Deer Diary

Written by Ben Lasman on . Posted in Posts.


When a couple of blogs leaked the news that San Francisco avant-pop gurus Deerhoof would be performing Stravinsky’s “Rite of Spring” with NYC’s Metropolis Ensemble for the Celebrate Brooklyn! festival on July 18, a lot of people canceled flights and blew off weddings in an attempt to catch the once-in-a-lifetime show. There was only one problem: Deerhoof had never actually intended to perform the Russian composer’s masterwork. Metropolis would be playing the piece alone. A red herring, it seemed, had been dropped into the rumor mill.



“It’s the case of a blogger skipping a couple prepositions or leaving half the email out of the browser window,” explains Greg Saunier, Deerhoof’s drummer. “I’m kind of sad all these people aren’t that excited for plain, old Deerhoof.”



Saunier’s description of the band comes off as something of an oxymoron considering the ripe expanse of aural variables the group has toyed with over the course of its eight studio albums. From the noise blitzes of their early records to the melodic quirk-core of their more recent popular apotheosis, the quartet has always shown a degree of difficulty courting convention, while at the same time managing to mold an ever-evolving niche of their own.



“A few years ago, our sound wouldn’t have made sense to anyone,” remarks Saunier, “Now, when people say something reminds them of Deerhoof, we’re always like, ‘What?’ To know your band’s sound is a known commodity is flattering, but it also makes you wonder if the things identified with your style are necessarily something you would want engraved on your tombstone.”



Rather than galvanizing any discernible trope from rock’s decomposing backlog, the kind of markers one might characterize as the Deerhoof vibe—whiplash guitar symphonics, singer Satomi Matsuzaki’s schoolgirl birdsong—satisfy a sonic logic singular to the band. It’s the kind of creative Catholicism that would make the “Rite” myth not only believable but eminently desirable. Can you imagine the Red Hot Chili Peppers remixing The Ring Cycle, or the Yeah Yeah Yeahs doing the Brandenburg Concertos? The prospect in either case would be mystifying—and terrifying. It is undoubtedly a testament to a band’s greatness when any lunatic idea they come up with—or, in this case, don’t—carries the weight of a must-see event.



Even without its touted hook, this week’s set will nevertheless bend toward the new and exciting: Cuts from Deerhoof’s upcoming LP, Offend Maggie, will form the core of the concert in anticipation of a more sustained touring program through the United States, Japan and Australia in support of the disc’s October 7 release.



While wiping the board clean is the ho-hum cliché of most follow-up albums, the group’s redefined approach to the new track list seems particularly harrowing: Before hitting record on Maggie, the band wrote a bunch of songs, rehearsed them and played them at some shows.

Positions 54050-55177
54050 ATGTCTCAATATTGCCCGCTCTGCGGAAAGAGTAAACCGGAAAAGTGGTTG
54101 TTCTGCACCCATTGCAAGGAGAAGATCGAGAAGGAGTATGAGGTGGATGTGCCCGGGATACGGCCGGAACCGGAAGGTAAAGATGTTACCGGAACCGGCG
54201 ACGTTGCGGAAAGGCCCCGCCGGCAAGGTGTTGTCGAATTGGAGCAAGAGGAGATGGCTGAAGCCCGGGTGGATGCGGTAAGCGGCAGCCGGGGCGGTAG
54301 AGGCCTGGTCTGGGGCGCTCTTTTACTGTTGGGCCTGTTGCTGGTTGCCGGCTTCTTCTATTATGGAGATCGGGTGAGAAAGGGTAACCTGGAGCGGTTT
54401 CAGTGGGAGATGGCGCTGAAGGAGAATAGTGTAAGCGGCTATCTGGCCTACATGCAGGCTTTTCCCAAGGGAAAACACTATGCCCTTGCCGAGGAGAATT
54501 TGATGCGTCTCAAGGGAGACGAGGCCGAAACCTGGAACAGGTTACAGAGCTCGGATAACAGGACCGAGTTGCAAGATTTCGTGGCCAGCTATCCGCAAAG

“In the past, one of us would show up in the studio with a song he or she had written the night before and say, ‘I have one part, this is how it goes,’” recalls Saunier. “Our big, radical reinvention this time was to do what most bands do normally.  But it brought out a new result. It’s a weird sound on a Deerhoof album—that we actually know what we’re doing.”



While frequently cited for mind-blowing live shows, Deerhoof has always kept a distance between their headphone and headlining aesthetics. The experimental Maggie approach had its origins in that disjunction, explains Saunier, with the group attempting to close the divide between the stereo and the stage.



“Before we were always kind of a Deerhoof cover band,” he says. “We had been talking to Wayne Coyne [of the Flaming Lips] about how he always gets mad when a band sounds some way on record, and then you buy a ticket and the whole thing is completely different. It was something we wanted to rectify.”



Of course, if the band’s pattern of self-disavowal remains intact, the rejoinder of mediums on Maggie might as well propel their gigs even farther into left field. Saunier says the band might be game to rework “Rite of Spring” sometime in the future, but remains enthusiastic about their pairing on the Celebrate Brooklyn! showcase.



“A lot of times I feel like festival lineups underestimate the audience,” he says, “The idea of the words ‘Celebrate Brooklyn’ and ‘Deerhoof’ and ‘Metropolis Ensemble’ being mentioned in the same breath is pretty amazing. It shows that it’s not about ‘indie rock’ or ‘art music’ but ideas and being put in an unknown situation that requires a solution. It gives you the chance to refresh, to press the restart button, to reckon with your own assumptions.”



Stravinsky, perhaps the original mother of reinvention, would be proud.



Deerhoof performs with Metropolis Ensemble July 18, Prospect Park Bandshell (Prospect Park West & 9th St.), Park Slope; 7:30, free.

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